With dedicated regard for the heroic legend of Joe Bellino, the University of Missouri ground out a methodical, old-fashioned victory over Navy, 21-14, in the Orange Bowl. More than 70,000 people, including President-elect John Kennedy (opposite), the noted touch football player, came out to watch some of the magic Bellino had displayed for Navy all season. But Missouri had done its homework well: the crowd saw just a flash of the legend late in the game when Bellino made an incredible, diving catch of a pass for a touchdown. Apart from that, little Joe was held entirely within the limits of a standard human. Whenever he carried the ball, he was surrounded by unfriendly Missouri linemen. He gained only four yards all day.
It must sometimes have seemed to Joe that the men from Missouri were endowed with telepathic powers enabling them to divine his every move. The impression was not far from wrong. Though few of Missouri's players had ever met Bellino or even seen him play, every member of the defensive platoon had gotten to know him like a brother. Morning after morning of the week just before the game, the Missouri boys gathered in a darkened room on the mezzanine of their Miami Beach hotel to watch Bellino make his favorite moves on film. They saw him take a little flare pass in the flat. "You can't give him too much room on those," came a coach's warning from the dark. They saw him fake going into the flat and then break downfield to take a pass over his shoulder for a touchdown, just as he was to do a few days later. "Crowd him, but don't let him get behind you," came the word. They saw him hammer into the line, spin off a tackle and go for more yardage: "When you hit him, hit him good." They saw him quick-kick—"I think he lines up a little deeper when he's going to quick-kick"—and they saw him fake a quick kick. "Look, you right ends and right linebackers, you can't block that quick kick anyway, so just always imagine he's going to fake it."
The result of this intensive schooling was dismally apparent to Navy fans every time Bellino got the ball. Meanwhile, Missouri's backs danced merrily around and through the Navy line, making good use of the four-lane highways the rugged Missouri blockers provided. The Tigers from the Midwest made 296 yards on the ground, 111 of them on the services of Mel West, who quite often looked a lot more like Bellino than Bellino himself.
Yet as devastating as Missouri's attack was, there were moments early in the game when it looked as if Navy might steal a victory. Missouri marched to the Navy two-yard line, having driven from their own 28. Quarterback Ron Taylor gave the ball to Donnie Smith, who crashed into the Navy line. For the first—and very nearly the last—time the Navy line held. Foolishly, Smith tried to lateral the ball back to Taylor. ("I was mighty surprised," said Taylor later. "There was a Navy man between us.") The Navy man, End Greg Mather, caught the ball (see photograph pages 12-13), eluded Taylor's desperate arms and sprinted 94 yards for a thank-you-very-much touchdown.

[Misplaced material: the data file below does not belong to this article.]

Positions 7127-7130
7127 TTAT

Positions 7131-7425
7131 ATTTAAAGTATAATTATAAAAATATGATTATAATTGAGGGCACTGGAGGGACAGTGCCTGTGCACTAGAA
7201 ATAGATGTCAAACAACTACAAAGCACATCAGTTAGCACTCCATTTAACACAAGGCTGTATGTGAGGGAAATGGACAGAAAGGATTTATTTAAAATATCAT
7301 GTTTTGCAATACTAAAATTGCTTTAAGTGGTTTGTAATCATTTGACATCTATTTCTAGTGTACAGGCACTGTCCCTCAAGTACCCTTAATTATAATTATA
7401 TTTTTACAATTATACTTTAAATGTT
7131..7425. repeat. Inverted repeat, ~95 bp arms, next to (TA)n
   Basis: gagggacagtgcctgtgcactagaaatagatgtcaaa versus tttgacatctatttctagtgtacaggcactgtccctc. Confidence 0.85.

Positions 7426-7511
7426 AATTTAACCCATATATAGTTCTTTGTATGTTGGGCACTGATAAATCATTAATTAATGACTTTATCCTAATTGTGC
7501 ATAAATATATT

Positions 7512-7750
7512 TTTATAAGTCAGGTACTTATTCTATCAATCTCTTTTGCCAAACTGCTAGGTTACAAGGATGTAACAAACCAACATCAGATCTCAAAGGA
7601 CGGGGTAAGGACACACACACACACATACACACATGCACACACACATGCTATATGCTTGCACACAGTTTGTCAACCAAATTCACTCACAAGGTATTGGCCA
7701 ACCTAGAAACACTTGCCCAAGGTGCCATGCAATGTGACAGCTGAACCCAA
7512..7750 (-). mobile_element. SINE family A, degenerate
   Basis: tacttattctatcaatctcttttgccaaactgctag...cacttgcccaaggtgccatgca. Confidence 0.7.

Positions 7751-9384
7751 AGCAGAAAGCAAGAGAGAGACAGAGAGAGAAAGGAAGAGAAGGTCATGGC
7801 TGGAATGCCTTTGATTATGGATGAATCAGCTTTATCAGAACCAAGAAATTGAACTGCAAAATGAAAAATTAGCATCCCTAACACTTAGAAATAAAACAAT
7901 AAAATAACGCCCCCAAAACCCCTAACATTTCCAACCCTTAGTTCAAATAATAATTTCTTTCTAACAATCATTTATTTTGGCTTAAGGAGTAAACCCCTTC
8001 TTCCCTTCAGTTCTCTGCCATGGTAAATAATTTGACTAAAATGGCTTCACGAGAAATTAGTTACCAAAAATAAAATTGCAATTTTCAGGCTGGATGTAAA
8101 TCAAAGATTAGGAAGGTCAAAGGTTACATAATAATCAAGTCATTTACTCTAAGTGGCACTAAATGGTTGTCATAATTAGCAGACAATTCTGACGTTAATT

January 9, 1961
That play and the ensuing Navy kickoff nearly finished Missouri. Mather ran forward to kick off in his normal style, but before he reached the ball Bellino crossed over and topped the ball into the Missouri line. Rockne Calhoun, a burly tackle, did a neat job of catching the ball but, carried away with the effort, he began to lumber crossfield like a restless elephant. As he was tackled he fumbled, and Navy recovered on the Missouri 43.
In the following drive, Navy's lively quarterback, Hal Spooner, threw two passes that moved the ball to Missouri's 14. At that point Missouri seemed a beaten team. But here again homework paid off. Much as they respected Bellino, Missouri had been equally concerned about Spooner's passing ("He likes to throw on first down to receivers going down and out," Missouri's coaches had told their boys). This was just what Spooner had done; only now, when he did it for a third time, Norm Beal, a halfback, intercepted the ball on the 10-yard line and, helped by two blocks, ran 90 yards along the sideline for a touchdown.
"That's the play that won the game," Assistant Coach Clay Cooper said after the game. "That and the two passes Andy Russell intercepted a little later. Navy couldn't run against us, and when their passes started being intercepted they didn't know which way to turn."
Navy, of course, had prepared studiously, too, but more than homework was needed. They watched movies of the Tigers' defeat by Kansas, the only team that stopped Missouri's strong running attack, but found small comfort in them. Coach Wayne Hardin decided that Kansas hadn't done anything different from any other team but simply had better players. With a few exceptions, Navy did not.
After Beal's interception and touchdown Missouri dominated the game, marching to another touchdown in the second period and still another in the fourth.
Bellino's single moment came with Missouri leading 21-6. Spooner had passed the team to the Missouri 27, mostly sideline passes to conserve time. This time he dropped back as Bellino, starting from left halfback, flared out and then cut downfield. Spooner arched the ball toward the deep left-hand corner of the end zone. Bellino slipped by his defender, but it was obvious to every one in the bowl that the pass was overthrown. Joe, however, ignored the obvious (see left), somehow caught the ball and did a somersault out of the end zone. Later both coaches—Dan Devine of Missouri and Wayne Hardin of Navy—agreed they had never seen a catch like it.
The scene in the Missouri locker room after the game was one of hysterical joy. Devine and his assistants were carried into the showers, clothes on; none of them cared. Bellino had been stopped, Navy had been beaten and Missouri, after six losses, had finally won a bowl game.